One day, as I was walking back from the newsroom, I came across a peculiarly juvenile scene: a young man, who couldn’t have been older than 16 years old, was attempting to woo a young lady with his brand new Aixam.
The young lady was not taken in by his boasting and asked him whether or not the item was risk-free.
The young lady, much like I was during that period, was unaware of the existence of that brand, and in the end, despite the ardent pursuit of the eager young suitor, she decided to walk home.
Back in my day, we rode our mopeds everywhere and felt like kings of the world while doing it.
However, times have changed, and more striplings are becoming bold enough to ask for a car.
Now, taking into consideration the fact that the majority of accidents are caused by young people and the fact that minors still have, it is assumed, less awareness of the real dangers of the world, it is reasonable to wonder whether or not these vehicles are safe.
I was going to say head, but awareness is a better word.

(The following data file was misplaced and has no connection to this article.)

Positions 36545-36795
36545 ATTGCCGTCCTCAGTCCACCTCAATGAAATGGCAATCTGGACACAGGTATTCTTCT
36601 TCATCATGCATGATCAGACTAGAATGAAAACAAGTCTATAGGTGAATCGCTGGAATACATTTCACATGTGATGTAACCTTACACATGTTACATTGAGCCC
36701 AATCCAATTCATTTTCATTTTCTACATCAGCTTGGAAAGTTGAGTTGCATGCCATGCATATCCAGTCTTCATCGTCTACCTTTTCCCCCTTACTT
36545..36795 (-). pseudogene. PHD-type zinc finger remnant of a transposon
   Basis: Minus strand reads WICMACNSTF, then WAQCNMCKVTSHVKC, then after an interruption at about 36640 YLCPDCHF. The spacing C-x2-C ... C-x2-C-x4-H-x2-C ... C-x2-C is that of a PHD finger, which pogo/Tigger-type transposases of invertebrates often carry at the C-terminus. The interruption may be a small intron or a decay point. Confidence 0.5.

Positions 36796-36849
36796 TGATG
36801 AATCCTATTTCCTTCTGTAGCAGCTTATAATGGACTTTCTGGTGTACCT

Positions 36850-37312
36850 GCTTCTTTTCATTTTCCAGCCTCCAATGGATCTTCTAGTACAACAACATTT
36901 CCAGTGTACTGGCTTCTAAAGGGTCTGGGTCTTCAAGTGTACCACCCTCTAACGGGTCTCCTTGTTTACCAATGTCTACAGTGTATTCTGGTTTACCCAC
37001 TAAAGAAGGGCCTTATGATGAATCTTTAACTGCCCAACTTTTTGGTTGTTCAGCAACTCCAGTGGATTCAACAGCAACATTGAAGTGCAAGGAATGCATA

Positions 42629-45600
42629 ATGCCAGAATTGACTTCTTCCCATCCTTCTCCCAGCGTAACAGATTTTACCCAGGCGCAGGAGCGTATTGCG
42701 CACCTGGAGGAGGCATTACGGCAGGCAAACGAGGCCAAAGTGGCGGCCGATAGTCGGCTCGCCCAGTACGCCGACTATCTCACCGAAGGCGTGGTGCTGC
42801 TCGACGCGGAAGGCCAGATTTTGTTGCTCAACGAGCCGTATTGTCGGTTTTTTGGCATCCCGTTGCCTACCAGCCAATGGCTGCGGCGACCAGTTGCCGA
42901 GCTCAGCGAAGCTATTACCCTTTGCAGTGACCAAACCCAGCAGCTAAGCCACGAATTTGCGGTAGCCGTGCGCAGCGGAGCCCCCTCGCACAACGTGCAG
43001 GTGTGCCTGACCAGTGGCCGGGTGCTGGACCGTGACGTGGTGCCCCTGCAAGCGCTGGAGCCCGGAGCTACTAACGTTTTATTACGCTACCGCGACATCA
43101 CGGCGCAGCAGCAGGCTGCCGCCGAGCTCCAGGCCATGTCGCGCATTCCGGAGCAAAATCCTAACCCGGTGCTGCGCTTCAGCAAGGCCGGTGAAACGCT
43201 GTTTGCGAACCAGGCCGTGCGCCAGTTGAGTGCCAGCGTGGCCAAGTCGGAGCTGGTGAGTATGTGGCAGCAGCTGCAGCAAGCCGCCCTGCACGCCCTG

My attention will primarily be directed toward children, but the safety issues discussed also apply to adults.
Despite this, adults would be better off getting their B license and purchasing a more affordable vehicle because the Aixam costs more than 10,000 dollars.
In contrast, they could buy a brand-new Dacia Sandero for the same amount of money.
Before we get started, let’s define what we mean by “light quadricycles.” Light quadricycles are four-wheeled vehicles with an unladen mass of less than 350 kg.
This does not include the battery group in the case of electric cars.
These vehicles can’t achieve speeds higher than 45 kilometers per hour at any point during construction.